Other international experts on the I-CeLLS executive council include highly accomplished public international lawyer Robert Volterra, Malaysian Bar Council president Lim Chee Wee, prominent lawyer and arbitrator Tan Sri Cecil Abraham and a senior professor of law at Universiti Teknologi MARA, Emeritus Professor Datuk Dr Shad Saleem Faruqi.
Professor Van Zyl Smit said: “It is very exciting to be involved in a project that will consider the criminal justice system as whole. This will allow blockages that lead to long delays to be identified. Fixing them will save time and money and better protect individuals against unnecessarily long periods of detention. At the same time the project will address controversial issues, such as the continued use of capital punishment in Malaysia, as a matter of priority.
“I am also impressed by the strong regional emphasis of I-CeLLS. It will provide the basis for legal co-operation with Singapore and other countries in the region.”
Datuk Seri Najib Razak said that with the guidance of the esteemed executive council members, he was confident that I-CeLLS would focus on and attend to the most pressing issues and challenges faced by the nation, region and international community.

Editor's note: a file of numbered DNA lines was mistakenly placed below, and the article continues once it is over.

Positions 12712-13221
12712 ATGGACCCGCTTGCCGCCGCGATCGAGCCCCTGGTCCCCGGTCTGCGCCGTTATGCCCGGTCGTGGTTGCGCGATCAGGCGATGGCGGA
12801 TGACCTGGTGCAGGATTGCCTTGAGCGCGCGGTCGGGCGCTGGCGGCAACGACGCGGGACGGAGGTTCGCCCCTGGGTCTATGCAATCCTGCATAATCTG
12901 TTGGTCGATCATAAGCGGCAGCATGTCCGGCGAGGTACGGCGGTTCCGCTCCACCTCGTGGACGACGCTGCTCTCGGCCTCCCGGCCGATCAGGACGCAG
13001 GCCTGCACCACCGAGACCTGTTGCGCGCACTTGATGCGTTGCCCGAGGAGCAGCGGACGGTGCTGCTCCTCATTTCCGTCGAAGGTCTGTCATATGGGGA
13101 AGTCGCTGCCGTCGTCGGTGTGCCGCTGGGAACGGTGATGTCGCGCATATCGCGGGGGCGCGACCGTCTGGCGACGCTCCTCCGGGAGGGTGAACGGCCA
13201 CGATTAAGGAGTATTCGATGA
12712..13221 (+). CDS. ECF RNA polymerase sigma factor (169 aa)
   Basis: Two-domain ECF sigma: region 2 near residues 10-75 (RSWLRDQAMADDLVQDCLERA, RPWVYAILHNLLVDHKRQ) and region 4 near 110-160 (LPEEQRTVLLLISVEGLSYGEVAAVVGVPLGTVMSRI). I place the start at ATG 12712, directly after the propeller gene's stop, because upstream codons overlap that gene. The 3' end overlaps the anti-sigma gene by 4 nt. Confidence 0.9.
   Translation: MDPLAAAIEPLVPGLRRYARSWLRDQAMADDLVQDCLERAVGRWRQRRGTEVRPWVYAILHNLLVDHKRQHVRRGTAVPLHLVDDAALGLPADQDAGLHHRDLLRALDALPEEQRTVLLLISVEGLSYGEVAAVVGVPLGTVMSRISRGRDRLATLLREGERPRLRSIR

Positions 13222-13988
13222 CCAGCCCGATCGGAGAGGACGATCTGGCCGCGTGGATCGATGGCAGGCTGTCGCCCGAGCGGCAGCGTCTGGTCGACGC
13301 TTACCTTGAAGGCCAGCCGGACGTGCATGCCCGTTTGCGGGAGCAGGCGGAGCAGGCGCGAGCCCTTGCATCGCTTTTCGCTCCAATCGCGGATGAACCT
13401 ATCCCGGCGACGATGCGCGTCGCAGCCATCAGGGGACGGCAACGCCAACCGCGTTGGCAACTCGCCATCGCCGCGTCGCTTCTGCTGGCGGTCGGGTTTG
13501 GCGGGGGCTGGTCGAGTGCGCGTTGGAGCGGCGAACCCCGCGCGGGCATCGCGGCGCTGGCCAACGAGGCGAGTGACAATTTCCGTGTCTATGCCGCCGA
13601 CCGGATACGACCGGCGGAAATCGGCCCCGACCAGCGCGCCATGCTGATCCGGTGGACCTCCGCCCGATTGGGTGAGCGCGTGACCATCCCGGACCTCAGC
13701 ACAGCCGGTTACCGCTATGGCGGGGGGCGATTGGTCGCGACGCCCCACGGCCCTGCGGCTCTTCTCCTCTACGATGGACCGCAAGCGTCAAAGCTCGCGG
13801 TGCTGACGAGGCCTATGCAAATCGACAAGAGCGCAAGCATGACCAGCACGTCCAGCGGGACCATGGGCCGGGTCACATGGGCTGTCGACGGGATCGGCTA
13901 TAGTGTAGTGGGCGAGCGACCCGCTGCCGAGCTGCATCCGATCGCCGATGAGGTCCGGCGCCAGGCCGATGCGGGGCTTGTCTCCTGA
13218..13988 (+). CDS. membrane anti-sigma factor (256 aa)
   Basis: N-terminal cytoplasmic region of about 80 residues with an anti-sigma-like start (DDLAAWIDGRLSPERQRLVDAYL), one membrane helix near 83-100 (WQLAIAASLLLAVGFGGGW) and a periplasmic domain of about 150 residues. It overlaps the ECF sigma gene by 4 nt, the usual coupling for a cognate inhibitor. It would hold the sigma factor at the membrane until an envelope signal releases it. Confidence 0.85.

“Several projects have been chosen by I-CeLLS to jumpstart its activities. This includes the Climate Change Initiative and the Reform of the Criminal Justice System Project,” he said. The Prime Minister said the Climate Change Initiative would focus on developing a legal framework on climate change for the region as well as the international community.
He said the initiative would work towards contributing to and complementing the existing regime at the international level, particularly in the implementation of the outcome of the United Nations Framework on Climate Change Convention negotiations, while being proactive to national needs.
Datuk Seri Najib Razak said the Reform of the Criminal Justice System Project would study Malaysia's current criminal justice system and make practical recommendations for the overall and comprehensive reform of the criminal justice system based on jurisprudence and the experience of other jurisdictions.
The Prime Minister said that for I-CeLLS to be a renowned and prominent resource centre for law and legal studies domestically and internationally, it must carry out its functions in an objective, professional and neutral manner.